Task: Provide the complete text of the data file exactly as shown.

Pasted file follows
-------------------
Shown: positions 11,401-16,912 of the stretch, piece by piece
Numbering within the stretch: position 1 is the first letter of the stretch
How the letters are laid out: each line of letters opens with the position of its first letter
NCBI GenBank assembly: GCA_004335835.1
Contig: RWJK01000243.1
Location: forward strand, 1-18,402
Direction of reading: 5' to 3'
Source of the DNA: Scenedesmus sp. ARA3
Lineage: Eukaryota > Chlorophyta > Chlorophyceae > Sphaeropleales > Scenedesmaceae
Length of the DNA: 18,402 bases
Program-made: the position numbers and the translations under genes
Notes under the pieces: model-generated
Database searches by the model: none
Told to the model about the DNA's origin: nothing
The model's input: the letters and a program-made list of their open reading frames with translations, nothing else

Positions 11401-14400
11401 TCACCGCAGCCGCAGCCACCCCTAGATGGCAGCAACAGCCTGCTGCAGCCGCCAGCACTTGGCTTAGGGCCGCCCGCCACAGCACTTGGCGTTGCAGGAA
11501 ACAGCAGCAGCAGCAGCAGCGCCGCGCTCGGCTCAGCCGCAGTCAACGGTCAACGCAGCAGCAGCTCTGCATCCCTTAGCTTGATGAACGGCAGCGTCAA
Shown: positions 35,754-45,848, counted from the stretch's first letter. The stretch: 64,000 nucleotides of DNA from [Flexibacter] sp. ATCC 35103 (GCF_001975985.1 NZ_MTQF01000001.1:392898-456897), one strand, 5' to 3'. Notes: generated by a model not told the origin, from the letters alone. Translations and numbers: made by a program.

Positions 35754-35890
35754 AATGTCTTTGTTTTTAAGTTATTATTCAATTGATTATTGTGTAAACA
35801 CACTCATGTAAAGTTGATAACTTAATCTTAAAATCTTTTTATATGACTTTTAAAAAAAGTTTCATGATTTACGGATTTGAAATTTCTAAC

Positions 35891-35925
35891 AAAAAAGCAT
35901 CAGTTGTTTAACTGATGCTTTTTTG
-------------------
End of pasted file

Shown: positions 11,401-16,912 of the stretch, piece by piece
Numbering within the stretch: position 1 is the first letter of the stretch
How the letters are laid out: each line of letters opens with the position of its first letter
NCBI GenBank assembly: GCA_004335835.1
Contig: RWJK01000243.1
Location: forward strand, 1-18,402
Direction of reading: 5' to 3'
Source of the DNA: Scenedesmus sp. ARA3
Lineage: Eukaryota > Chlorophyta > Chlorophyceae > Sphaeropleales > Scenedesmaceae
Length of the DNA: 18,402 bases
Program-made: the position numbers and the translations under genes
Notes under the pieces: model-generated
Database searches by the model: none
Told to the model about the DNA's origin: nothing
The model's input: the letters and a program-made list of their open reading frames with translations, nothing else

Positions 11401-14400
11401 TCACCGCAGCCGCAGCCACCCCTAGATGGCAGCAACAGCCTGCTGCAGCCGCCAGCACTTGGCTTAGGGCCGCCCGCCACAGCACTTGGCGTTGCAGGAA
11501 ACAGCAGCAGCAGCAGCAGCGCCGCGCTCGGCTCAGCCGCAGTCAACGGTCAACGCAGCAGCAGCTCTGCATCCCTTAGCTTGATGAACGGCAGCGTCAA
Shown: positions 35,754-45,848, counted from the stretch's first letter. The stretch: 64,000 nucleotides of DNA from [Flexibacter] sp. ATCC 35103 (GCF_001975985.1 NZ_MTQF01000001.1:392898-456897), one strand, 5' to 3'. Notes: generated by a model not told the origin, from the letters alone. Translations and numbers: made by a program.

Positions 35754-35890
35754 AATGTCTTTGTTTTTAAGTTATTATTCAATTGATTATTGTGTAAACA
35801 CACTCATGTAAAGTTGATAACTTAATCTTAAAATCTTTTTATATGACTTTTAAAAAAAGTTTCATGATTTACGGATTTGAAATTTCTAAC

Positions 35891-35925
35891 AAAAAAGCAT
35901 CAGTTGTTTAACTGATGCTTTTTTG